“Tell me what to do”…people will do it. – David Marquet
David Marquet - Intent Based Leadership: Create Leaders at Every Level

“Tell me what to do”…people will do it.

“Tell me what to do”…people will do it.

In the early 1960s Stanley Milgram wanted to learn how susceptible people were to doing what they were told. He was also curious about their willingness to obey an authority figure, even if an ordered action conflicted with their morals.

The experiment went like this: participants were placed in the role of a “teacher” who administered electric shocks to a “learner.” The teachers believed the learner was in a different room, sometimes within hearing distance, sometimes not. Every time the learner answered a question incorrectly, the teacher was told to administer greater and greater levels of electric shock for each incorrect answer. At the highest levels, the machine was marked “Moderate,” “Strong,” “Danger: Severe Shock,” and the two highest levels were marked “XXX.”

Although no one was actually shocked, Milgram played recordings to make it sound like the learner was in a great deal of pain and wanted to end the experiment. Despite these protests, many participants continued the experiment when the authority figure urged them to, increasing the voltage after each wrong answer until some eventually administered what would be lethal electric shocks.

Similar experiments conducted since the original have provided nearly identical results, indicating that people are willing to go against their consciences if they are being told to do so by authority figures. So any business, any club, or any society which fosters an “I’ll tell you and you do it” approach will be susceptible to this. It’s the “I’ll tell you” that absolves people of the responsibility for their actions and allows humans to do the worst things possible.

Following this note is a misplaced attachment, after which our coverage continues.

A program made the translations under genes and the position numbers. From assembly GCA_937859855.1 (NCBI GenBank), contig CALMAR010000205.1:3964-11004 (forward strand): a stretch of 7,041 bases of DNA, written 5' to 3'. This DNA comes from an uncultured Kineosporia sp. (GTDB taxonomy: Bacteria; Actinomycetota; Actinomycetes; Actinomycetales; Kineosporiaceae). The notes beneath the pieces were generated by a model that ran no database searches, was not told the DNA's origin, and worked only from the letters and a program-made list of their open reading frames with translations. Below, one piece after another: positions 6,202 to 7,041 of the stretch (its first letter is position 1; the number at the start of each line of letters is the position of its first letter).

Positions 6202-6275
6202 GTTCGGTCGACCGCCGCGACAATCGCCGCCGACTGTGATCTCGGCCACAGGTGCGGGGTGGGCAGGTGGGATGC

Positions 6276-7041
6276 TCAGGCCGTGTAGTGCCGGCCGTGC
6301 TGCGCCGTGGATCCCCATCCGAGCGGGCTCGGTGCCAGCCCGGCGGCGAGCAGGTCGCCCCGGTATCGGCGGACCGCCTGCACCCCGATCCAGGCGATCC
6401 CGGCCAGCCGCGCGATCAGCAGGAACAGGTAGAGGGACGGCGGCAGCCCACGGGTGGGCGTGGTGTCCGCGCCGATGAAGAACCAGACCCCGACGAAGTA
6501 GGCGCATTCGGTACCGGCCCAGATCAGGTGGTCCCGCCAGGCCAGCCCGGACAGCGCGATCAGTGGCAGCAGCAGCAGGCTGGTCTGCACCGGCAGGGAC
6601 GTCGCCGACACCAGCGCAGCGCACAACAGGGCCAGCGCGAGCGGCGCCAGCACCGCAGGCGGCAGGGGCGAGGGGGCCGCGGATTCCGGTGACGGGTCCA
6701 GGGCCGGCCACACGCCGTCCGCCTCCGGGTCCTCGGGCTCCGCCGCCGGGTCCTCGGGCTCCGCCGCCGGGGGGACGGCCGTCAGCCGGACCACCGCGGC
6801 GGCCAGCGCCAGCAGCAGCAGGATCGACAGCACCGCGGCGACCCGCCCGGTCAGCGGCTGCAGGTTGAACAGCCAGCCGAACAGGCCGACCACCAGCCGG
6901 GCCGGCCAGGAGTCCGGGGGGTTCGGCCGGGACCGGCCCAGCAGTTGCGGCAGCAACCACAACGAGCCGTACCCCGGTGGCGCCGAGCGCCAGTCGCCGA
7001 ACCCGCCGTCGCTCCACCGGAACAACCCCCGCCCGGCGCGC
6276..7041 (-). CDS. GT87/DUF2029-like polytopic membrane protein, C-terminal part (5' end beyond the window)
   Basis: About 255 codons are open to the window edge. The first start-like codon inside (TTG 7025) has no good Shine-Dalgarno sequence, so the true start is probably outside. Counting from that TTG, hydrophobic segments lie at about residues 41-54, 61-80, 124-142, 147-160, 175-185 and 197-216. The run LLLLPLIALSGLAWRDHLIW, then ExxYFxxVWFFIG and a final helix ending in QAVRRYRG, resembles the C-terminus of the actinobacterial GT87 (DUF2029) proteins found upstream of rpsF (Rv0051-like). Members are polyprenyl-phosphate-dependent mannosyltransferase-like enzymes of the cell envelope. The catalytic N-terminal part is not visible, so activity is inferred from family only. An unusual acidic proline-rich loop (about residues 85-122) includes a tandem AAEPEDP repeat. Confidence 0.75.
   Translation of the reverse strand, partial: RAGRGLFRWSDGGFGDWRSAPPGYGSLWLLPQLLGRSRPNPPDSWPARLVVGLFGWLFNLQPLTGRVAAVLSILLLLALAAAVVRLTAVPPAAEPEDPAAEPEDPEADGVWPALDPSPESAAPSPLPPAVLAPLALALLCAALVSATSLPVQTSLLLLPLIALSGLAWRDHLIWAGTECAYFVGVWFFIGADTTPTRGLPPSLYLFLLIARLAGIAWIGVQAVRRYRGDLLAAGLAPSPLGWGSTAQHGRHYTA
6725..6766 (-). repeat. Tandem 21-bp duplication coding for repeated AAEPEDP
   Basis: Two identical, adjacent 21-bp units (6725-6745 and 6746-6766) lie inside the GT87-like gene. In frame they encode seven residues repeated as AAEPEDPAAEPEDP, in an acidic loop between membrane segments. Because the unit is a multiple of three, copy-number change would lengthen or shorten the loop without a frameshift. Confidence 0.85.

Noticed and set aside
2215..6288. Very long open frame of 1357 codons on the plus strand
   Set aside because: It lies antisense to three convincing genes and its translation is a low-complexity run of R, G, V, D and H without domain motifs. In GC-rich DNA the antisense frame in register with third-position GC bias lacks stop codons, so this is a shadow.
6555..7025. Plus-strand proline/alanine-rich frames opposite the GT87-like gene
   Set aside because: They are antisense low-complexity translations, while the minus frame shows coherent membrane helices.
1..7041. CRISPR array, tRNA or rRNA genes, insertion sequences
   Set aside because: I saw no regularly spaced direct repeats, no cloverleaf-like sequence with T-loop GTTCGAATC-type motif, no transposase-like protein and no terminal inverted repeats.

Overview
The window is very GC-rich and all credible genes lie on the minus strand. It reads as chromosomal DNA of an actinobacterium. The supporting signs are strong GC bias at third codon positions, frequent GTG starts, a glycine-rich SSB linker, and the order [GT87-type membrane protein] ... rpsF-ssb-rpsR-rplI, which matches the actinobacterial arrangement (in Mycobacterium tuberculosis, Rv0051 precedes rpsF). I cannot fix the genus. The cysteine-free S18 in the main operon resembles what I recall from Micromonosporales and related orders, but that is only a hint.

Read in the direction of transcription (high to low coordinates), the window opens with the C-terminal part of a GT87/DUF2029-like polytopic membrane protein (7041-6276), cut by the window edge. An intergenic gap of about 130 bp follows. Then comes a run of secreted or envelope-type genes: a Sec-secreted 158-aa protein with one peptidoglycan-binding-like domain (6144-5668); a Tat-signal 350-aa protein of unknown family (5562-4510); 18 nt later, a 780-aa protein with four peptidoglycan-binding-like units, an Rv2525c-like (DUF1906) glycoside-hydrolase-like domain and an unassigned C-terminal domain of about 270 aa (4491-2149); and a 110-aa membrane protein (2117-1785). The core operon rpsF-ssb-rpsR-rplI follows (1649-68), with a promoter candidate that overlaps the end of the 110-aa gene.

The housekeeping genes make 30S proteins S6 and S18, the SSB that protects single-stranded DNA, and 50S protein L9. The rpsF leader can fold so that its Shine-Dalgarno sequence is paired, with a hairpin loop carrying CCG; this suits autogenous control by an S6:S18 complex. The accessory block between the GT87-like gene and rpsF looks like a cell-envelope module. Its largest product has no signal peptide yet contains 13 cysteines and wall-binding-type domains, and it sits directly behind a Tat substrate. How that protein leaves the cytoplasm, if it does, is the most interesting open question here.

The age-old response to mass crimes has always been “I was doing what I was told.” Relying upon a benevolent leader isn’t the answer – the answer is to get everyone thinking and everyone taking responsibility for their behavior. The next time you are tempted to tell someone what to do, and enforce a degree of power over them, whether formalized or not, think twice – and ask them what they think the right thing to do is.

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0 thoughts on ““Tell me what to do”…people will do it.”

  1. MikeC

    The Nuremberg Defense , “i was ordered to do it” – was the catalyst I believe to Milgram’s work on everyday people and their ability to administer torture under the guise of being ordered. There was a follow up experiment in which the participants were able to see other and yet another one in which they were In the same room. In a descending order or screaming willingness to toture – Milgram’s proved that when we are in the same space together we are less likely to follow the orders. I believe the numbers in the original experiment were around 70 plus percent carried all the way to the highest or next highest electrical shock. When in person -it was only 5%! It makes me think about email and other digital communication, even phone conferences, that are used in business. The separation makes the proclivity of enacting an order that much more likely – meaning as leaders we really need to be aware!!

  2. Catherine Cheng, MD

    Thank you for this! I think it applies in medicine well. Doctoring can be compared to leading, can be compared to parenting. When the patient says, “You’re the doctor, just tell me what to do,” and things don’t go how they want, then they blame me. I can own my part, but nobody’s health or illness rests entirely on the shoulders of his/her physician. When we are able to engage patients to take part in decision making, when they can take charge of their own care plan, my experience is that both outcomes and the doctor-patient relationship improve!

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